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Saturday, 2 April 2011

5 Top Twin Pregnancy and Birth Tips and Truths

Finding out I was expecting twins was to put it mildly a bit of a shock.  I had previously had an early miscarriage and when the ultrasound technician seemed to be taking an age to speak at my dating scan I had started to expect the worst.

My initial reaction was to burst into tears as I think that straightaway I had my first inkling that it might not be a walk in the park, my hubbie to be laughed (somewhat hysterically, now I think about it!).

If you are a first time parent to be or have recently given birth to twins please note that I have subsequently gone on to have another 'little angel' so despite the challenges and the work it can't be all bad can it?!

7 years ago when I found out that I was expecting twins I searched the Internet for information.  At that point there wasn't that much - it is much improved now I have to say.  I am sharing information and tips that I would have liked to have known and these are based on my experience and also those of close friends that I made through our local twins club.  As a result you have the benefit of 5 mums and 10 children - as you can imagine meeting up is always a lively affair!

Some of the tips will be practical but many will focus on the emotional element that is hard to understand unless you have experienced it yourself.

However, please note that I am not medically trained, a health visitor or proclaiming to be an expert.  I am a mum!  I am planning to post tips for the first 6 - 7 years of your parenthood experience (the extent of my experience to date) so please keep checking my blog if you find it helpful.

5 Top Twin Pregnancy Tips and Truths

1.  Don’t worry if you feel scared or overwhelmed at the news that you are expecting twins (rather than overjoyed) - this is quite natural.  After all the image you had of rocking your darling newborn baby in your arms has just been eradicated and replaced by 2 crying babies and 1 pair of arms (or at least that‘s how I felt!).  However, you can and will manage and will get an enormous amount of joy from them.

2.  You will grow faster than a normal singleton pregnancy - be prepared!  If you go full-term you  may find that you have a limited wardrobe as even maternity clothes may not fit.  I measured 38 weeks pregnant when I was 30 weeks and was the size of a rather large house by the end!  Fortunately, I had my twins in August and I had a very loose sun dress (not maternity) that I lived in.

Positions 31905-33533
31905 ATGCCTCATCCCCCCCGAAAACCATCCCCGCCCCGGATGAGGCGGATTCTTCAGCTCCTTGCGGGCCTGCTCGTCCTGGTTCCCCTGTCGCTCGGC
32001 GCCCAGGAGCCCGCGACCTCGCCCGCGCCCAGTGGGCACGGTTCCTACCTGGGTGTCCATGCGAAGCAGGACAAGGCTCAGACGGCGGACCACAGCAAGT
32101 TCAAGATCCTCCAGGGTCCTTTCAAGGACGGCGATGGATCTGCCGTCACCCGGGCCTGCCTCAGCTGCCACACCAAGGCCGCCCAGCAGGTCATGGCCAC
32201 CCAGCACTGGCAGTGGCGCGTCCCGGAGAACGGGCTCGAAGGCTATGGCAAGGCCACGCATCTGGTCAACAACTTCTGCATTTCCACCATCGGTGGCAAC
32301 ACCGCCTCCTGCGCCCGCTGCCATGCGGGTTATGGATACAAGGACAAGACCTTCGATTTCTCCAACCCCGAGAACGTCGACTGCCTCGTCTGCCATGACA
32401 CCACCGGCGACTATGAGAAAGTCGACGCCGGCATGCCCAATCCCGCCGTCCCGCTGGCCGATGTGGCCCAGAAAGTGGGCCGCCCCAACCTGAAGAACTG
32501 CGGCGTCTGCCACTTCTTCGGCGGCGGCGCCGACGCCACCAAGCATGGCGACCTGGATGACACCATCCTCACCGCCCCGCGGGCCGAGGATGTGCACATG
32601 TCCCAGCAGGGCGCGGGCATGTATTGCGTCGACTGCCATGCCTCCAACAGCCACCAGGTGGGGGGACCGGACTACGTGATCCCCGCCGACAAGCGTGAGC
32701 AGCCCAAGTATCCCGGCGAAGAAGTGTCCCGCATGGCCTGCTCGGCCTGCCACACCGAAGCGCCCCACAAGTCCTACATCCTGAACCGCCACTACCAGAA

Also, prepare yourself, strangers will ask when you are due from around 30 weeks…’ll get used to it!

3.  Working and being pregnant with 2 babies can take it’s toll.  Check your rights - as it may work better to be signed off by the doctor and receive sick pay rather than start your maternity leave early.  This way you'll be able to keep your maternity leave until your babies are here, assuming that you are planning to return to work.  As you will notice you get no additional benefits (literally) for having 2 or more babies - we must save employers a fortune by only taking maternity leave and pay once!

4.  I'm sure that you will be aware that twins can arrive early (but not always - I had mine at 39 weeks and 4 days).  It is worth preparing for this in a practical sense by ensuring that your nursery is ready sooner rather than later but it may also be worth visiting your local special care baby unit (SCBU) in advance.  Many of my twin mum friends had some involvement with SCBU and those who had visited beforehand  found their first visit less daunting.

Assuming that you go beyond about 34 weeks (which fingers crossed you will - most of my friends did) you will find that you are plagued by well meaning family ringing/popping round to find out if your new arrivals are on the way.  This can become infuriating as you become bigger, more uncomfortable and desperate yourself to go into labour but remember it is only because they are excited about meeting the new babies.

5.  The books suggest that Mums to be expecting twins can experience more intense pregnancy symptoms than a singleton pregnancy - but again this is not always true so don't worry if this isn't happening to you.  It does not mean that there is a problem with the pregnancy.  I was fortunate and didn’t experience morning sickness but did have tiredness in the early days, slight anaemia and swollen ankles from time to time.

I hope that this information is of use and not repeating what you already know - I guess if it does you will have stopped reading by now.  If you have any questions or feelings that you'd like to share please leave a comment, it would be great to hear from you x

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